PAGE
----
Pressed glass, in its many variations, has been around for more than 150 years, yet many buyers today know less about these decorative and utilitarian pieces than 50 years ago.
In recent years with the rage for high-priced collectibles and folk art dominating the market, it seems that collectors have all but shunned the field of pressed glass. That isn’t to say that rare patterns and colors do not command good prices, but on the whole there is more supply than demand in this area of collecting.
This trend can be partially blamed on the fact that many of the rarest and most popular patterns have been heavily reproduced, and most dealers and collectors just plain don’t buy if the risk of fraud is high. This is further reinforced by the fact that the average dealer or collector has relatively little experience in the dating or identifying of pressed glass. This leads to the Sandwich syndrome, where all pieces of pressed pattern glass are simply called “Sandwich” because this is the one name with which everyone is familiar.
Although Deming Jarves of the Boston and Sandwich Glass Co. is credited with the first practical machine for pressing glass in the late 1820s, there can be no doubt that small-scale pressing operations had been successful in England and Europe as early as 1800. Many pieces of fine early blown and cut English glass are mounted on bases of pressed glass in a form called the “lemon squeezer foot.”
Whatever the origin, we know that the tremendous demand for domestic utilitarian and decorative glassware in England and America in the second quarter of the 19th century was the factor which led to the founding of several large glasshouses with the capacity to press hundreds of pieces daily with relatively unskilled labor. Before this time, hand-blown glassware with cut or wheel-engraved surfaces was so expensive as to be limited to the wealthy. The advent of inexpensive mass-produced glassware made these products available to virtually anyone.
Typically pressed glass was produced by pouring molten glass into a cast-iron mold with the pattern on the inside. The form was created when a mechanical plunger pressed the glass into the mold. The excess glass was removed in a kiln, after which the surfaces were finished and the final product was cooled in a series of kilns so that the glass would not crack from cooling too fast.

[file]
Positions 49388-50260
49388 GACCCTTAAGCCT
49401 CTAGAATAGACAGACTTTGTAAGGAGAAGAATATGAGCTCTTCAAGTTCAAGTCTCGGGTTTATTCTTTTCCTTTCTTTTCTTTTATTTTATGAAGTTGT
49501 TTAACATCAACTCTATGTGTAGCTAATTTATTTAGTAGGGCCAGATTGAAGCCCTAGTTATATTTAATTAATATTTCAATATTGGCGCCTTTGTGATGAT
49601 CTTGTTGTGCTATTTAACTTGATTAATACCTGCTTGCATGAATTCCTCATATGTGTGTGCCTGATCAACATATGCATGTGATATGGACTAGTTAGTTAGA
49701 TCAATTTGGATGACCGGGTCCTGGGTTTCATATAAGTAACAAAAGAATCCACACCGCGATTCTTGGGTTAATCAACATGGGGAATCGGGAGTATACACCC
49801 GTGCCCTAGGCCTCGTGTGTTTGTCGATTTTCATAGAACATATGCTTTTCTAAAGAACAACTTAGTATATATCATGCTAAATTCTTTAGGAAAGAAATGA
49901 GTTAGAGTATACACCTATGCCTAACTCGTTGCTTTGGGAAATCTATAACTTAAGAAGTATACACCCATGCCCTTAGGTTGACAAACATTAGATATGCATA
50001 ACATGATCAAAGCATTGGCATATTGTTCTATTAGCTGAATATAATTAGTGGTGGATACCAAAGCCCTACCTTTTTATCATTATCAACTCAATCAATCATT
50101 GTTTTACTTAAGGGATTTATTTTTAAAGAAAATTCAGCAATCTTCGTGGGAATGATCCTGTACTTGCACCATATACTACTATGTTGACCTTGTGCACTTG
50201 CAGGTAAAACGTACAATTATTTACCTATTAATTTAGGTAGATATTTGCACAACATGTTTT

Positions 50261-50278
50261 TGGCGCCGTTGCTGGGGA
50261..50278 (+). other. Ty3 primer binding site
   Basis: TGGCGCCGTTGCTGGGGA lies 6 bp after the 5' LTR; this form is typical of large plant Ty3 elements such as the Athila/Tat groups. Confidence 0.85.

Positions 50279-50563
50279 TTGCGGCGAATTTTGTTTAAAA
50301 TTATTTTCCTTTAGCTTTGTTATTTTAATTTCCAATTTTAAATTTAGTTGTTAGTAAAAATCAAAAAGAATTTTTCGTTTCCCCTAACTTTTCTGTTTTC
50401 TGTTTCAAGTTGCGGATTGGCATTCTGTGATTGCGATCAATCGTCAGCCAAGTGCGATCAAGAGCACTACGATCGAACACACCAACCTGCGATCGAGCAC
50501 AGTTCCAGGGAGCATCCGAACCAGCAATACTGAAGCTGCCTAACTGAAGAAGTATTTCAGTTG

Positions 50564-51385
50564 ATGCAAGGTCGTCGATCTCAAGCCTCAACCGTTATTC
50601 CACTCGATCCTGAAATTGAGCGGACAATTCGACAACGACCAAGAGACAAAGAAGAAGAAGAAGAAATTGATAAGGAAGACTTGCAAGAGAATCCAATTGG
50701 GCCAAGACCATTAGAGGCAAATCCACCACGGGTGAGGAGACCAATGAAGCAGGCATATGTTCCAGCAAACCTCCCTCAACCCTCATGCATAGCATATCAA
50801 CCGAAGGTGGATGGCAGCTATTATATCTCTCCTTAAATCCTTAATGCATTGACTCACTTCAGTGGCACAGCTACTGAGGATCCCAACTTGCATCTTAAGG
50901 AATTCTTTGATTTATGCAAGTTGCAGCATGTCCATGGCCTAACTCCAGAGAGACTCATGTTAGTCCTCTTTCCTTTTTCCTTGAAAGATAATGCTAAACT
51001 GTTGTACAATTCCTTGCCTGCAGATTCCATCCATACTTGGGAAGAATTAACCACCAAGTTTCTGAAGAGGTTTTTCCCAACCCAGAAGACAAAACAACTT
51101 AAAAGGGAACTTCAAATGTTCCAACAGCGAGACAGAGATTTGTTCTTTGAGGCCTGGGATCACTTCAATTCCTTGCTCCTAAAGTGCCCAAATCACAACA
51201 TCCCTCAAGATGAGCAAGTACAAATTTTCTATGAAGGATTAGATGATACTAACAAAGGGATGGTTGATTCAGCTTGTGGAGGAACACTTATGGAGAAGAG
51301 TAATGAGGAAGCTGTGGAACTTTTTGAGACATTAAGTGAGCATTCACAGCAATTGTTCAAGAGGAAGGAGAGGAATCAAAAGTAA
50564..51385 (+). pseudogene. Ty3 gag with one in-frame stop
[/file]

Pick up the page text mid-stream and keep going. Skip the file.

The glasshouses of England and America flourished from the 1840s to the 1880s. During this time, many of the artisans experimented with colors, unusual forms and hundreds of patterns. Some patterns were made for only a short period because they never caught the fancy of the public, while others gained such enduring popularity that they are still being manufactured today.
Special commemorative editions were released to capitalize on the public fascination with coronations, inaugurations and other historic events. The trade of mold maker was one of considerable skill and many of the most skilled at this trade were snapped up by competing glasshouses with offers of greater authority or higher pay. This accounts for the fact that the patterns of many of the big glasshouses are the same. A clever manager could tap into the entire line of a competitor by hiring away its best pattern maker. This was an expensive part of the process and occasionally one may encounter a piece of pressed glass with a flaw or a misprint. These were rarely corrected because of the high cost of remaking a mold.
There were literally hundreds of glasshouses in operation during the 19th century and it is important to familiarize yourself with their familiar patterns, colors and other trademarks if you wish to collect pressed glass. There are many similarities between American and English glass, but there are subtle differences which are of vital importance. These include subject, color and form. The best way to learn is to study museum collections.
Robert Croul of Newburgh is the NEWS antique columnist.